The challenge having been issued, I shall have to prepare a follow-up to last night’s posting in which I list six teams that will be better than advertised in 2010 (or, in the alternative, four), just to prove it can be done. In the meantime, though, here are a few items of note to tide you over this Monday evening:
What do he and Tiger Woods have in common? Neither of them won the most recent tournament. Rising senior Russell Henley, a Bulldog golfer from Macon, competed in last weekend’s U.S. Open at Pebble Beach, finishing a respectable sixteenth at eight over par, just eight shots behind the tournament champion. (That information, incidentally, comes by way of GeorgiaDogs.com, which, allyugadawg informs us, is moving to the CBSSports.com College Network. This is good news for anyone who has ever tried to follow a Red and Black sporting event using the University’s athletic website.)
David Hale to the rescue! Last week, I expressed concern regarding our favorite beat reporter’s latest Twitter updates. David has made it clear that I shouldn’t have been worried about Aaron Murray, so, naturally, I will find something else entirely about which to worry.
Come to think of it, this probably is to the credit of reporters for the St. Louis Post-Dispatch and USA Today. I hate to burst Jon Bois’s bubble, but we were using the phrase "my bad" at Morrow High School by 1985, so Manute Bol wasn’t the first to use it, he was just the first to use it in front of hopelessly out-of-touch reporters for the St. Louis Post-Dispatch and USA Today who managed to make it into 1989 without being aware of popular teen slang of a half-decade before.
I allow for the remote possibility that, under certain circumstances, there might be half a chance that perhaps we might not be awful at everything. Anticipating a special season, fans of the Boise St. Broncos are gearing up to defend their team from thoughtless animadversions, for which they have my full support. One interesting note on behalf of Boise State is the way the Broncos have acquitted themselves against "power teams" . . . a metric by which the Georgia Bulldogs stack up better than you might expect. Consider:
In conclusion, Boise State matches up well against the other power teams no matter what formula you care to investigate. They are second in the nation in two of the three rankings and ninth even when ranked not by winning percentage but by number of Top 15 teams played over the four-year period.
Here is how the power teams of the last four years stack up.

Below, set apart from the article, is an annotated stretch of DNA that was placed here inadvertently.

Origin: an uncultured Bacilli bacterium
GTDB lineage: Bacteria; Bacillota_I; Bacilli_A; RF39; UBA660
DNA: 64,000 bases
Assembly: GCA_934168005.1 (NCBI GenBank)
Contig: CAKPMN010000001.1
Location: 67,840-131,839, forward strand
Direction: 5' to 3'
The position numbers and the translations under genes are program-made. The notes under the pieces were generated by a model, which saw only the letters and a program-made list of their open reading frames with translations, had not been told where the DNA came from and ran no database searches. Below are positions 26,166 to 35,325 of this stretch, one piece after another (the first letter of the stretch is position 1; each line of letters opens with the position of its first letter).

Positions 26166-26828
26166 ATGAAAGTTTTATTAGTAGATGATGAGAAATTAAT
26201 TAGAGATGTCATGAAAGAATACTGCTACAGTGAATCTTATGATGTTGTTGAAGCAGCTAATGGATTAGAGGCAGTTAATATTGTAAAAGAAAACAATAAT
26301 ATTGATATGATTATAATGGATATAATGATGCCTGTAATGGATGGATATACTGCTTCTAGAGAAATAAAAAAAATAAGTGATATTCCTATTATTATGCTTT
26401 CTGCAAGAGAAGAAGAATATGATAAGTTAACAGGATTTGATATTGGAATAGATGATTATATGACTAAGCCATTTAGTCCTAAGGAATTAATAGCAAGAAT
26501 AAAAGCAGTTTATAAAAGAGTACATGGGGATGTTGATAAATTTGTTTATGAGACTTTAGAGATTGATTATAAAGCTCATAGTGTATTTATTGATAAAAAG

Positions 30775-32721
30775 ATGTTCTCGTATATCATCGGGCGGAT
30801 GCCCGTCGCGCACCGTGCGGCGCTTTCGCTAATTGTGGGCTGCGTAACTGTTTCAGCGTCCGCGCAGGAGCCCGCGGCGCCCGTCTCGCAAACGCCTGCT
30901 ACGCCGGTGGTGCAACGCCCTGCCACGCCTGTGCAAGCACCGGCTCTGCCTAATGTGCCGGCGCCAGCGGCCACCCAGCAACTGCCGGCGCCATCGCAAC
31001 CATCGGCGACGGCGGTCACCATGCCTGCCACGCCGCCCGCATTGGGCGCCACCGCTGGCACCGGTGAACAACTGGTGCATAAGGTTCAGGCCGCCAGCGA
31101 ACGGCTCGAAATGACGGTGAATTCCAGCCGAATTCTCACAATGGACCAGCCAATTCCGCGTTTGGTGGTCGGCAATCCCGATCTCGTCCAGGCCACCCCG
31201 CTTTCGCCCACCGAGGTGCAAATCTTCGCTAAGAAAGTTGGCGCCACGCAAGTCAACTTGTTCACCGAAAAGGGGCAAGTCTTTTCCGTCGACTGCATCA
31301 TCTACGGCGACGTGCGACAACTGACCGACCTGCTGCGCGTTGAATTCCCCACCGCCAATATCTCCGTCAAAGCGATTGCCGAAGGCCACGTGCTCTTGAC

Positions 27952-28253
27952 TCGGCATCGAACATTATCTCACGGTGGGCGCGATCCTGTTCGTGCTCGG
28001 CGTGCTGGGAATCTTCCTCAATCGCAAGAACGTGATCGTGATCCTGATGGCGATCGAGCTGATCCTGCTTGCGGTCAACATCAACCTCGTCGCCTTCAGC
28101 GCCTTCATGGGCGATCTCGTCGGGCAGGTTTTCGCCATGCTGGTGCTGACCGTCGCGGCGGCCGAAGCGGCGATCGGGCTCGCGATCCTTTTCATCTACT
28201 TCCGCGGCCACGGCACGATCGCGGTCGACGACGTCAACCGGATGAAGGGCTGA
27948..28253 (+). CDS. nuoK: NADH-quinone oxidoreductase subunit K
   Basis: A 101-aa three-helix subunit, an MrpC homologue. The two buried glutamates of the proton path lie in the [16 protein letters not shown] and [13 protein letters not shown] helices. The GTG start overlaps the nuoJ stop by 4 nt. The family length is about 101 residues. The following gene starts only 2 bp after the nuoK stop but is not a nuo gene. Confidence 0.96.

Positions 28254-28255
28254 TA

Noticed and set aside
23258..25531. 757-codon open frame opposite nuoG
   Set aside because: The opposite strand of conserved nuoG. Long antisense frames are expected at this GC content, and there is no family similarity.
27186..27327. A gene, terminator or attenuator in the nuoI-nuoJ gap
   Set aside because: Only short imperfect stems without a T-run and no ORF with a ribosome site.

Best Four-Year Record:
1. USC 7-1
2. Boise State 4-1
3. West Virginia 3-1
4. Texas 6-4
5. Florida 7-5
6. Georgia 5-5
6. Ohio State 5-5
8. Boston College 2-2
9. Oklahoma 5-7
10. Iowa 3-5
11. Alabama 4-7
12. LSU 5-9
13. Auburn 3-6
I haven’t verified those numbers independently, so I can’t vouch for that math, but, if it’s true (and if it isn’t a season or more out of date by now, which I highly doubt), the ‘Dawgs have stacked up better during their recent (relative) dry spell than I’d have anticipated. Related to that, though, are the following numbers, which came to my attention just this evening.
If Senator Blutarsky has highlighted these data previously, I apologize for forgetting and for duplicating his effort. Nevertheless, I got my copy of Phil Steele’s 2010 College Football Preview today, and I was struck by the following numbers:
Major Coaches v. Top Ten Teams:
Mack Brown: 9-14 (at Texas)
Urban Meyer: 12-3 (overall)
Les Miles: 10-11 (overall)
Mark Richt: 8-9 (overall)
Nick Saban: 16-14 (overall)
Steve Spurrier: 20-26-1 (overall)
Bob Stoops: 12-9 (overall)
Jim Tressel: 9-8 (overall)
Tommy Tuberville: 16-18 (overall)
Once you give Coach Meyer your grudging respect---seriously, a 12-3 record against top ten teams is just off the charts---you have to acknowledge that Coach Richt compares fairly favorably to some of the highest achievers in his profession. At one game below .500, Coach Richt is only a little behind Coach Saban and Coach Stoops, he is hovering in the same vicinity as Coach Miles and Coach Tuberville, and he is a little ahead of Coach Brown and Coach Spurrier. Despite having had six more chances to defeat upper-echelon competition, Mack Brown (the current major college coach whom Mark Richt most closely resembles) has only one more win against such opponents than our own skipper does. With an equal number of opportunities, Coach Richt is a single game behind Coach Tressel.
Maybe---just maybe---the dude knows what he’s doing, after all.